Vol. 1, Issue 35 (Mar 07) Fire at Home

We normally refer to the workplace in our regular NEWS BRIEF issues, for March 2007, we are to concentrate on the home.

If your smoke alarm went off in the middle of night what would you do? This assumes you have a smoke alarm – if not why not? Put together a plan of action for your home.

Take into account everyone in the house to include the children, other youngsters, elderly, the infirm and disabled, others staying overnight, the friends of the children and other family etc.

The best means of escape from you house, is the normal way in and out. You should know better than anyone which the best route is likely to be. Let everyone know where you keep the window and door locks – just in case.

If you are unable to escape due to a blockage it may be better to wait for the professionals. However, you should always keep blockages to a minimum whether it is at work, home, on the train or other public transport system.

Waiting for the professionals is very stressful, you consider pushing wet towels or wet bedding at the base of the base of the doors and protecting yourself within one area. When the professionals arrive, you should make your presence known.

You should choose the room in advance of a potential problem, knowing where and how to unlock the window and have as far as possible a telephone to contact the outside – in particular the emergency services. Open the window to allow you access to fresh air.

If you live in a block of flats and the stairs are obstructed by smoke or fire – DO NOT USE THE LIFTS. Stay calm and return to the inside of the flat etc. The design should keep the fire out, again use the wet towels or bedding and make yourself known to the professionals, open the windows to allow you access to fresh air.

You must fit smoke alarms on each floor level of your house/property. These must be tested or checked and inspected to ensure they operate on a regular basis – this could be weekly or more frequent, batteries may require replacing, they detectors may need cleaning to remove dust deposits.

If you do not have working smoke alarms in your home, your chances of surviving a fire are remote.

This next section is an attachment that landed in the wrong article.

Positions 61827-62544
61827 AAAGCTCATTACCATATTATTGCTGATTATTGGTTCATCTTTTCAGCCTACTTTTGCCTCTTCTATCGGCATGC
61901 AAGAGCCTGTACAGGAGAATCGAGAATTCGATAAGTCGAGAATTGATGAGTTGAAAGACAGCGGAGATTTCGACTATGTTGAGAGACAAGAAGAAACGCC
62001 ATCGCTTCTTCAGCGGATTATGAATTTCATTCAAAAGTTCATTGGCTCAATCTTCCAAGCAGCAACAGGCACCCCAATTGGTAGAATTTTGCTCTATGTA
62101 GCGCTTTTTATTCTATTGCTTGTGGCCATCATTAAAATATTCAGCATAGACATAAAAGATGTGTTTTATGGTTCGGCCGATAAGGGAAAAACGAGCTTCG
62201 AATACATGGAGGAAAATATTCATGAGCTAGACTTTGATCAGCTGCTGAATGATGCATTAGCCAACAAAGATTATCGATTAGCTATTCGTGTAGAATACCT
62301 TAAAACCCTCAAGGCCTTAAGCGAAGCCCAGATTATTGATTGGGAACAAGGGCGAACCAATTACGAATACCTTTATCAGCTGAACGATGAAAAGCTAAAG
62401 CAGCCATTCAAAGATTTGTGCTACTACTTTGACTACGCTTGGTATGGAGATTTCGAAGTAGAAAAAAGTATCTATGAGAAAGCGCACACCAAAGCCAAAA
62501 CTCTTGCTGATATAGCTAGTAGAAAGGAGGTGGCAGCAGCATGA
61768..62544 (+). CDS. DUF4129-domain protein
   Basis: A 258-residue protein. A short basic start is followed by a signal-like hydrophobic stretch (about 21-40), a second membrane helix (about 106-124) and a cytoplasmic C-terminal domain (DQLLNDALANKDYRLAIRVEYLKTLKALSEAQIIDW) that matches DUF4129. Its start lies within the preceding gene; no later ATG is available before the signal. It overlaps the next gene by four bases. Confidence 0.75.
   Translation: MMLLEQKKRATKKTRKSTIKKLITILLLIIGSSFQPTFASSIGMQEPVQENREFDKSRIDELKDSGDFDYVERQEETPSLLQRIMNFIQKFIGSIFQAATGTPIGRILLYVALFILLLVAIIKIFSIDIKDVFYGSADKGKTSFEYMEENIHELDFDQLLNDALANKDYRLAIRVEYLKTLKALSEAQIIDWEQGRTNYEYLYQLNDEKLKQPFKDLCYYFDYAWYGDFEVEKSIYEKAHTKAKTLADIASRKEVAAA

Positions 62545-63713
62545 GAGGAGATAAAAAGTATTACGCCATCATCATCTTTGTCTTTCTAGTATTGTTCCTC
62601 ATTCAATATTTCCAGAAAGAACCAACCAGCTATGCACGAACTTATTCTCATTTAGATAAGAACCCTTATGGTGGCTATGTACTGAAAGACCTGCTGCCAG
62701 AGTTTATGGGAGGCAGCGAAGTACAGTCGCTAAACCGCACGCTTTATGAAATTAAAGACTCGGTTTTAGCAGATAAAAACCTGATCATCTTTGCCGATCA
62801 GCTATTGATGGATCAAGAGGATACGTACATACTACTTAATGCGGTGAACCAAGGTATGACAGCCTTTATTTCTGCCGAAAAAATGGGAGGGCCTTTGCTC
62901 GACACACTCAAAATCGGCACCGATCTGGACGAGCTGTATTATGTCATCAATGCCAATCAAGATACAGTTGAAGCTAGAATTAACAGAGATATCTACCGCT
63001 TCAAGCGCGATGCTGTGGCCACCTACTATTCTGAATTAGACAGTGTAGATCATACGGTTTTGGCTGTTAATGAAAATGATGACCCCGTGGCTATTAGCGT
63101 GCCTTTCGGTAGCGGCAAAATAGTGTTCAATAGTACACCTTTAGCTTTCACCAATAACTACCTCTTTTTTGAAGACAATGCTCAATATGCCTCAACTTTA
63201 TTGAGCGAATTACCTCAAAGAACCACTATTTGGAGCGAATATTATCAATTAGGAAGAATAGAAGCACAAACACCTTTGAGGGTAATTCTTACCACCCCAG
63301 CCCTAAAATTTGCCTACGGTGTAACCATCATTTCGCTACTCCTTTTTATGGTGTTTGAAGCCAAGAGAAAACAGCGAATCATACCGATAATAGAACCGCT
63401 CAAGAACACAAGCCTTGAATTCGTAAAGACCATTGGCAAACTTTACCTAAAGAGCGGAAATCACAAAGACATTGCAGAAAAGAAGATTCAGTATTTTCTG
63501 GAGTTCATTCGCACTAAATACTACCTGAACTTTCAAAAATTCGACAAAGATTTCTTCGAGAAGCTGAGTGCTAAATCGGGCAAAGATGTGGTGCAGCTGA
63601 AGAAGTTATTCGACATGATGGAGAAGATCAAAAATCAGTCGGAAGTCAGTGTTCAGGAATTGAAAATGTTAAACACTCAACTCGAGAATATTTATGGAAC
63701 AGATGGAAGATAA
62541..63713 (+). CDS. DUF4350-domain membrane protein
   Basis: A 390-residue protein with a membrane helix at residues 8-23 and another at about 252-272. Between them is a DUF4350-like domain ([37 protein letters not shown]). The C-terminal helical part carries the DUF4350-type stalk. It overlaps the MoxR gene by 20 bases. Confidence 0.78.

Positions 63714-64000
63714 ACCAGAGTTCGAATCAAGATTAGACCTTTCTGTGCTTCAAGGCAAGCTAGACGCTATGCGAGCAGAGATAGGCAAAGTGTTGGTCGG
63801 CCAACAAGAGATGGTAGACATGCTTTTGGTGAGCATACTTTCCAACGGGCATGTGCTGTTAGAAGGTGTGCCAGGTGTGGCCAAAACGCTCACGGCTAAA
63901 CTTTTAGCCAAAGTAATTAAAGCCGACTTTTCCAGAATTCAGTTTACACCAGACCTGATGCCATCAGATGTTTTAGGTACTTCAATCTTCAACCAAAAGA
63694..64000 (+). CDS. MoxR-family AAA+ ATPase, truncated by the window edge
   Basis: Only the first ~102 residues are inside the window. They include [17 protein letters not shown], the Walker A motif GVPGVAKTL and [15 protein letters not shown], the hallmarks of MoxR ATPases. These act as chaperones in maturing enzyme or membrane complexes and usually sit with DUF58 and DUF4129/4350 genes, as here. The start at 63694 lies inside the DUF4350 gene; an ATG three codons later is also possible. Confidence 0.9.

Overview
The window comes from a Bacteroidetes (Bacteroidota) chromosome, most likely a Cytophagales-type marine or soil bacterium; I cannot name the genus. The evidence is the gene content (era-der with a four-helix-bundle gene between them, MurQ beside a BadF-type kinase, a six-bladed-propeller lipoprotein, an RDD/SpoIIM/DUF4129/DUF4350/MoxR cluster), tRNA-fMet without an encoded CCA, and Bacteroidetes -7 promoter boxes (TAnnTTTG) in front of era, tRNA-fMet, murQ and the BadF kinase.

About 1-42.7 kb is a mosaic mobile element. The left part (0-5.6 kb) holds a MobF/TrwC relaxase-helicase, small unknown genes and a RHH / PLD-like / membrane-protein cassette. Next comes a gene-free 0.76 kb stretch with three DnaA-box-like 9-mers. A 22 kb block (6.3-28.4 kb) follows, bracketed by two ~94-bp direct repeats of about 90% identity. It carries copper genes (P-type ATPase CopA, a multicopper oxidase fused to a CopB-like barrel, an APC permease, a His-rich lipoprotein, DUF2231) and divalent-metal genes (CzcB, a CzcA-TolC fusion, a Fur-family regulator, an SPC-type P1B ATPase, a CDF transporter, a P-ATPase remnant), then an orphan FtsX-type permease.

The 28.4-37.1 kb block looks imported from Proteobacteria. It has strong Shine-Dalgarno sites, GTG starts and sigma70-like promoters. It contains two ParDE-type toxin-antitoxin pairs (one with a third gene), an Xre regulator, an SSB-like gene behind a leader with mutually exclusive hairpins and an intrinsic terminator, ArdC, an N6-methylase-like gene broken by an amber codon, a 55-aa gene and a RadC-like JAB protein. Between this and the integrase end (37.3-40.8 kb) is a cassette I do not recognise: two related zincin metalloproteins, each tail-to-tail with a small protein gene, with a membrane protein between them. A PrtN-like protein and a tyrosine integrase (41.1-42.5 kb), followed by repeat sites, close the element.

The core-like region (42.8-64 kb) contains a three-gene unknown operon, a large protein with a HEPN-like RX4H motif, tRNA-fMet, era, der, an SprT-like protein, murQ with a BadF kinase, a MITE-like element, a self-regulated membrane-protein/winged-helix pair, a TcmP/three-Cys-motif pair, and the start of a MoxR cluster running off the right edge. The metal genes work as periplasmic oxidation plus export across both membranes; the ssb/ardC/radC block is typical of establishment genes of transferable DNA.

If your fitted smoke alarms keep operating – do not disconnect them – they are doing what they are intended to do. There may be some reason why they have been set off, so check the areas for signs i.e. smoking and the effects of smoking, cooking and cooking residuals etc.

You should switch off as many disused electrical appliances as you can when retiring for the night or when going out, the more items that can be switched of the lesser the load on the electrical services and the safer you will be. It might also assist you in reducing your energy bill!

Do not allow the youngsters to play with matches, lighters and candles.

Remove any cigarettes and ash trays, damp down with some water to ensure they are not still alight.

Put out candles properly, do not just blow them out, make sure they are out. Best thing is to put them out long before you retire for the evening.

As far as possible shut all doors when you go to bed, it can delay the spread and the effects of fire and smoke.

If the alarms sounds at night, do not just get up to see why, or where the fire might be coming from. Wake everyone up to alert them and then get everyone together to follow your fire safety plan.

If doors are warm, do not open them, they can be checked with the back of the hand – the fire could be contained behind the door.

If there is a lot of smoke, get near to the floor, crawl with you head as near to the floor as possible, the air will be clearer.

If you are on the ground floor, you should use the available windows to make your escape.

If glass has to be broken use towels or other thick materials to lessen the impact before you escape.

It may be possible to throw out bedding to break your fall, do not just jump out, lower yourself and then drop to the floor.

If you have family with you, plan who goes first, you may need to assist others with escaping to safety.

Do not return to the property, summons help, wake the neighbours, so they can call for the emergency services.




Fire at home

Tags: ,

Wednesday, June 10th, 2009 news Comments Off on Vol. 1, Issue 35 (Mar 07) Fire at Home